In October, Airbus Industrie celebrated 25 years since its first aircraft took to the air. The occasion only served to show how far the consortium has come since those early days as a fledgling European challenge to the dominant US manufacturers. By the end of an eventful 1997, the point was underlined as Airbus unveiled a record sales performance.

The Aerospace Personality of the Year Award 1998 goes to Jean Pierson, the president and chief executive who has led Airbus' emergence as a world-class competitor over more than a decade.

From the start, Pierson's fortunes were linked to those of Toulouse, now home to Airbus and undisputed centre of Europe's civil aircraft ambitions. After graduating from the French national aeronautical institute, he started out in 1963 as a young production engineer with Sud-Aviation - later to emerge as part of the new Aerospatiale. Four years later he was promoted to production manager for the anglo-French Concorde programme in Toulouse - a first taste of future European civil aircraft collaboration to come. By 1972 Pierson was put in charge of Aerospatiale's light aircraft subsidiary, SOCATA, but was soon called back to run Aerospatiale's final assembly lines at Toulouse as the first Airbus A300s began to roll off the lines.

During his tenure there, he was credited with transforming the plant into one of the most modern aircraft production sites in the world.

By 1983 he had become manager of Aerospatiale's aircraft business, representing the French group on the Airbus board, as well as overseeing its ATR turboprop joint venture.

When Pierson first took up the top job at Airbus Industrie in April 1985, the consortium had already overcome the first major hurdle in establishing itself as a serious contender in the world airliner market. The A300 and A310 were carving out a niche as the first twin-engined widebody family. The consortium had taken its first step into the single-aisle market with the launch of the A320 programme. It also marked the true dawn of fly by wire technology - a centrepiece of Airbus technology.

Pierson's achievement has been to help the consortium build on this technical base with commercial success. As Pierson now prepares to stand down as Airbus president at the end of March, he hands over to his successor a highly competitive business, with a full product range and healthy orderbook, which is on course to become Europe's largest industrial company.

The consortium's strength was underlined in 1997 as it cruised to the best sales performance in its history. The tally of 460 new aircraft orders, worth some $30 billion, was clearly a record. It also gave the consortium more than 40%of the world's orders for large airliners, taking Airbus closer to its long-term goal of winning a 50%market share early in the next century. Deliveries too have ramped up rapidly, and with deceptive ease, to meet the booming demand. In 1997 the assembly lines at Toulouse and Hamburg turned out over 180 aircraft and Airbus is gearing up for a new high of 235 for the coming year.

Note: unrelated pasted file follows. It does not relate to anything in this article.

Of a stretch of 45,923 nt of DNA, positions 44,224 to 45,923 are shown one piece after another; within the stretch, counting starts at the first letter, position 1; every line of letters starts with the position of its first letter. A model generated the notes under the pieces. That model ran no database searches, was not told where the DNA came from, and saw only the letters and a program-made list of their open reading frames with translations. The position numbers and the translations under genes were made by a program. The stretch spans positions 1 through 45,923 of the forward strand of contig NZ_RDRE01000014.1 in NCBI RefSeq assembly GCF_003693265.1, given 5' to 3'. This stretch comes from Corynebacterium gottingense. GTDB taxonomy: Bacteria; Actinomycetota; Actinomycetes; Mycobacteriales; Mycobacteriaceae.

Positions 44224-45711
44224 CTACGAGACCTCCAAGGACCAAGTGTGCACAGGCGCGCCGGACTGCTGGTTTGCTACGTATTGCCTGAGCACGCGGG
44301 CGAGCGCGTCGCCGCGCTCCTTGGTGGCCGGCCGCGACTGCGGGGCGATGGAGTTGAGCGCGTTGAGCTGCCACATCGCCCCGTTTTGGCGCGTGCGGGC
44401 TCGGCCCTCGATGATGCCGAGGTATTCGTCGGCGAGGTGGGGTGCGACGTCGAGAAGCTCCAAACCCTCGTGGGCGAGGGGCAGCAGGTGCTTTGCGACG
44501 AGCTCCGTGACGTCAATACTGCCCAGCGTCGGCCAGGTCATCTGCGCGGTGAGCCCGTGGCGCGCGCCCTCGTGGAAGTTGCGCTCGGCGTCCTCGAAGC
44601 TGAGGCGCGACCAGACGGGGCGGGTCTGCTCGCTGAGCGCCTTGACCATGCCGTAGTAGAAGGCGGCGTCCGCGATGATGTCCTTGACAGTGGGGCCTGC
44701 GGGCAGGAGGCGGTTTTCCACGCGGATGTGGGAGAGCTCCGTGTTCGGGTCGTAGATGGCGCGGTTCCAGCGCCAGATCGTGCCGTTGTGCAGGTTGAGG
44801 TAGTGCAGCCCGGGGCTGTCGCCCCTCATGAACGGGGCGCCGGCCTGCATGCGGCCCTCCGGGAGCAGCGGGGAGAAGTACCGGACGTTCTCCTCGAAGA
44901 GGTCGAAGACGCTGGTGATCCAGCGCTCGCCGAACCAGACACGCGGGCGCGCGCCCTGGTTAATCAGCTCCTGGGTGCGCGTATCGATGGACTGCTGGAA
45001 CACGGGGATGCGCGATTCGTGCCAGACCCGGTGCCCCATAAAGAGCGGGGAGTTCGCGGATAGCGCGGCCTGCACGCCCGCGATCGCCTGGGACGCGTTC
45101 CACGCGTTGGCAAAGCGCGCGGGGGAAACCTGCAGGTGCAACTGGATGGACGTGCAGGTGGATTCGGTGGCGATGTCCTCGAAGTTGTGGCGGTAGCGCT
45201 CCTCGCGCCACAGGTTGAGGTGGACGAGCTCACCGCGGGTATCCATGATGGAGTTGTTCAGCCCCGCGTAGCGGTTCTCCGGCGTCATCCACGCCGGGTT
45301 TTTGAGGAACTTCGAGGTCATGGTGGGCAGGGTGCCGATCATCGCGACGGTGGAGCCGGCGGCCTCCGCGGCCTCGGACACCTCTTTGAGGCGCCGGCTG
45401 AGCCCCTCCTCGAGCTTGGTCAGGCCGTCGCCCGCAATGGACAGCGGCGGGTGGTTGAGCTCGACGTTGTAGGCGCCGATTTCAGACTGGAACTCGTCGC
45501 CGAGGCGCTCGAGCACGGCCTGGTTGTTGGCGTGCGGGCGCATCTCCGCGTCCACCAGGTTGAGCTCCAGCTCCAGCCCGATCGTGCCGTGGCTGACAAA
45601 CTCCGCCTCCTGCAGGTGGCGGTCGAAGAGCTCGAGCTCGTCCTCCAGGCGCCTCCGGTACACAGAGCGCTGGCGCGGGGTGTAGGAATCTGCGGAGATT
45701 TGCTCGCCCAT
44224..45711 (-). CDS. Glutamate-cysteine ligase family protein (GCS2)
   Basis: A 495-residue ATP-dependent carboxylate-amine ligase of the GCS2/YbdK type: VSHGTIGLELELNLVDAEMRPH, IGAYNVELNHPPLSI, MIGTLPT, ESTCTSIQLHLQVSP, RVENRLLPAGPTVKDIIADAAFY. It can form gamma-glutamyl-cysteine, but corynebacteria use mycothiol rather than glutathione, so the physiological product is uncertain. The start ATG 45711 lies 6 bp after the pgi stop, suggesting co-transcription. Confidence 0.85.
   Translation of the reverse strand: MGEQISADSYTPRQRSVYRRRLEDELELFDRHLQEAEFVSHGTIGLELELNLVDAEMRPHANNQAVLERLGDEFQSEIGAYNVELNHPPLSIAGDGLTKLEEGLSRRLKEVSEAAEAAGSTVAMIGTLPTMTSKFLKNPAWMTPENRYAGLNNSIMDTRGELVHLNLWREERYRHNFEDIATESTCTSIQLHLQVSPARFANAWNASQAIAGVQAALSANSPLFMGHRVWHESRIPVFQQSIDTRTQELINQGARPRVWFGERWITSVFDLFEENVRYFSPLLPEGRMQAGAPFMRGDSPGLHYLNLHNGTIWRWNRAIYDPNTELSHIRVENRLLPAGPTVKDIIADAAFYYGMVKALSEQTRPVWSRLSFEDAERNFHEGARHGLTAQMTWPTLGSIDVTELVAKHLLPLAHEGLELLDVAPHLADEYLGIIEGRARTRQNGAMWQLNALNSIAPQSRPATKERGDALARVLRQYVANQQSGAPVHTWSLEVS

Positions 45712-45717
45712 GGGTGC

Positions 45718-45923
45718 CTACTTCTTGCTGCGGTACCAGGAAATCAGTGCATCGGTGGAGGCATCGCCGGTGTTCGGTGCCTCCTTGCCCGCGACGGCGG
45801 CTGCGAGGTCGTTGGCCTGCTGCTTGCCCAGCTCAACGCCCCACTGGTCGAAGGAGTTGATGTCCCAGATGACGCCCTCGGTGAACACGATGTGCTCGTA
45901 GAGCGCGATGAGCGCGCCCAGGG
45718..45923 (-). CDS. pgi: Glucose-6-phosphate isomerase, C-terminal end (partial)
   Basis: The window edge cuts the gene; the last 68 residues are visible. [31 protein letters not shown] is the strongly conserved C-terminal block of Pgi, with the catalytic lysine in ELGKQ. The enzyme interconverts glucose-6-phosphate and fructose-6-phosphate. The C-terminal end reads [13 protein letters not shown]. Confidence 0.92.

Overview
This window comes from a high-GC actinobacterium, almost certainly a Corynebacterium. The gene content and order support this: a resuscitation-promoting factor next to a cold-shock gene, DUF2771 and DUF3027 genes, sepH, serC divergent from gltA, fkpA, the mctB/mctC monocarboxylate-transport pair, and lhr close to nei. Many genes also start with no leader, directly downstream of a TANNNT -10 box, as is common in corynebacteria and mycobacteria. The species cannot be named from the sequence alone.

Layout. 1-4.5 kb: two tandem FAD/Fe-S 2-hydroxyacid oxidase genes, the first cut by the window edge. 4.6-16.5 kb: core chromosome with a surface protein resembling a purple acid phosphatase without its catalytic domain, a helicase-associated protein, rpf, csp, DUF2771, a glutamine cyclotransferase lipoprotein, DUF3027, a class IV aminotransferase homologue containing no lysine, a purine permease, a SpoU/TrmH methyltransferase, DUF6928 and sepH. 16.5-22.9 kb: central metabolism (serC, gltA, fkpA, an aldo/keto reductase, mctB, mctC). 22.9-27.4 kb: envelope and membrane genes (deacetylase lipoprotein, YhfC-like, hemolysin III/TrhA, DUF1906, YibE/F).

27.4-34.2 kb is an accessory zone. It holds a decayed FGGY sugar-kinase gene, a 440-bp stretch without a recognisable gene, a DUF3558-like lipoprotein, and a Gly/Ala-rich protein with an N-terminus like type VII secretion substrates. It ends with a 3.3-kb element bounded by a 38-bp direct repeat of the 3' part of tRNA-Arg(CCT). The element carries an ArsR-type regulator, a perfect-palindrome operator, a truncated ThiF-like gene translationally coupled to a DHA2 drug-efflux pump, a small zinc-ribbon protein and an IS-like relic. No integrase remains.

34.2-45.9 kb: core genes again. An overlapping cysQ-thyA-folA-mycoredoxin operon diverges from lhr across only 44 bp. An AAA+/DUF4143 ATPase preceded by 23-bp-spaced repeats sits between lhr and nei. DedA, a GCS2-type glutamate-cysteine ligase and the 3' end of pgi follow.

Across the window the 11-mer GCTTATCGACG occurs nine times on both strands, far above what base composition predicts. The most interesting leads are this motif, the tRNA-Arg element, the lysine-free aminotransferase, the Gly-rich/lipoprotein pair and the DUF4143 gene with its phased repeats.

With new launches during the year, Airbus also began to fill out the top end of its product range. The stretched A340-600 and longer-range A340-500 have helped give Airbus back the initiative in the 250- to 350-seat aircraft market, with airline commitments for nearly 100 of the new types. It completes a line-up of new generation long haul aircraft which Airbus had first pioneered ten years before with the launch of the original A330/A340.

Pierson's drive to compete across the whole size range has been demonstrated by his support for the A3XX programme, to give Airbus entry into the market above 400 seats. Although he will not now see its official launch, much of the technical and commercial groundwork for the project has been laid.

More fundamentally, Pierson's final year at the helm has seen real progress among the four consortium partners towards the restructuring of Airbus from consortium to standalone company. Aerospatiale, British Aerospace, Daimler-Benz Aerospace and CASA are now agreed that the Airbus Single Corporate Entity (SCE) must be in place by the start of 1999 - a cause that Pierson has helped to champion.

The details are still being thrashed out, but there is no question that the Airbus SCE stands as the cornerstone of Europe's long overdue plans to restructure its fragmented aerospace industry. This final phase in Airbus' coming of age will now take place under new president Noel Forgeard, but he can thank Pierson for laying the groundwork of commercial success from which to build.

Source: Flight International